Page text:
Full-Time Cannabis Referendum Advocacy Adviser, Māori
Join us to help us win the cannabis referendum
Kākahungia te tangata ki te aroha, kaua ki te whakawhiu
Our people need a cloak of support and care, not punishment and stigma
More than for any other group, drug law reform is a big issue for tangata whenua. Most Māori have seen the human cost of our bad drug law first-hand and it’s a sad truth that the people most harmed by the prohibition are Māori, young and male.
Do you think this is fair? We don’t. A cannabis conviction is hugely damaging. It can set a young person back for life – and for what? Not only is a criminal justice approach actively harmful but prohibition doesn’t address any of the health concerns that whānau raise with us about rangatahi using cannabis. In fact, it has made health outcomes worse by creating stigma and making it harder for those who need it to access treatment.
This needs to change. Drug law reform should be about true and enduring justice for the people who are the survivors of the war on drugs. In Aotearoa that means ensuring that Māori voices, and solutions, are at the forefront of conversations about drug law reform. That’s going to be especially important as we head towards the cannabis referendum at the 2020 election.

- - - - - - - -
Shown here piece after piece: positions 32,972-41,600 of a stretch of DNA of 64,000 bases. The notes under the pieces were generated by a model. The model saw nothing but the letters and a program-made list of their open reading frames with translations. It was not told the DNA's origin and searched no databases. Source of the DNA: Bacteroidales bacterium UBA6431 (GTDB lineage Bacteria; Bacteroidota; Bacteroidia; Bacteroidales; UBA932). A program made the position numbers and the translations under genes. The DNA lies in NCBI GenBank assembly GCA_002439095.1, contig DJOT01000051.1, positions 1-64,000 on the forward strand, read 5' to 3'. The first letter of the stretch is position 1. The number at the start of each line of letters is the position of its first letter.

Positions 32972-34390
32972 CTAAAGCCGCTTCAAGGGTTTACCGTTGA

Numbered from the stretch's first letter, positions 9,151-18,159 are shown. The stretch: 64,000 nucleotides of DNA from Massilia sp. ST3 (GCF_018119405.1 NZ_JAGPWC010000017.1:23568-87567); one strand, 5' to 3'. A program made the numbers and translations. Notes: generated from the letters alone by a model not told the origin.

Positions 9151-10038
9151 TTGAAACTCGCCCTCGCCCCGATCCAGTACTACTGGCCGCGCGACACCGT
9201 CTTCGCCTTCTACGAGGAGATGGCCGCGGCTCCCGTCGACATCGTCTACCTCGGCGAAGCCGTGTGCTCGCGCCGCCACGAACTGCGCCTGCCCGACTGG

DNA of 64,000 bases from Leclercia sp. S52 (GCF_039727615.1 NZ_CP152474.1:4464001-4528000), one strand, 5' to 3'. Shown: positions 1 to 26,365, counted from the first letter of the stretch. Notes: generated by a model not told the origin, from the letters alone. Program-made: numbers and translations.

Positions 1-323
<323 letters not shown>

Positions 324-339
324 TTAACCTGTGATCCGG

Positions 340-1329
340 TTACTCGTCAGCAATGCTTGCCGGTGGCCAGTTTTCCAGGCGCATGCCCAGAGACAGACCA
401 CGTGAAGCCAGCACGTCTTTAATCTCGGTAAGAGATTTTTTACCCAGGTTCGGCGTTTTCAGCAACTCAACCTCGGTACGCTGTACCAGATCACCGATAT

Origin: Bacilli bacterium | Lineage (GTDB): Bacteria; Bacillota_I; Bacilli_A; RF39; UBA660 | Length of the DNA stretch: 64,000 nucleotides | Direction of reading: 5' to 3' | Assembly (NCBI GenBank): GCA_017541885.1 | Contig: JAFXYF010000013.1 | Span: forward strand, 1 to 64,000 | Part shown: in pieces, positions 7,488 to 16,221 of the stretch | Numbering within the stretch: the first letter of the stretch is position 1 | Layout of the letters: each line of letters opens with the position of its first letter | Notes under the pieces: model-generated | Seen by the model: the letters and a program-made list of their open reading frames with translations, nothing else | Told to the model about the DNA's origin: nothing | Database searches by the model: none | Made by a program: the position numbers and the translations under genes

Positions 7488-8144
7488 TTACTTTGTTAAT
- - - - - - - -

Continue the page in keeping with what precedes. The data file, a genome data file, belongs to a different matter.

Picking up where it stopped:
We are looking for a passionate and skilled campaigner to harness the power of Māori voices on this issue. You’ll have Te Reo me ona Tikanga Māori, a strong track record of successful campaigning, advocacy and coalition building, and a proven ability to build enduring and respectful, mana-enhancing relationships with diverse interests.
The Cannabis Referendum Advocacy Adviser, Māori will help us to:
• Build a movement of support for cannabis law reform amongst Māori stakeholders, including iwi and business leaders, health and social justice organisations, professional bodies, influential leaders and politicians.
• Lead the debate about why cannabis laws need to change, engaging Māori stakeholders and the wider public through savvy use of the media, public events, social media and other channels.
• Influence the development of the Bill (and later the regulations) that will inform the referendum, to benefit Māori and help redress the harms caused by prohibition.
• Win the referendum, mobilising Māori communities and the general public to enrol and to vote yes, to support better outcomes for Māori.
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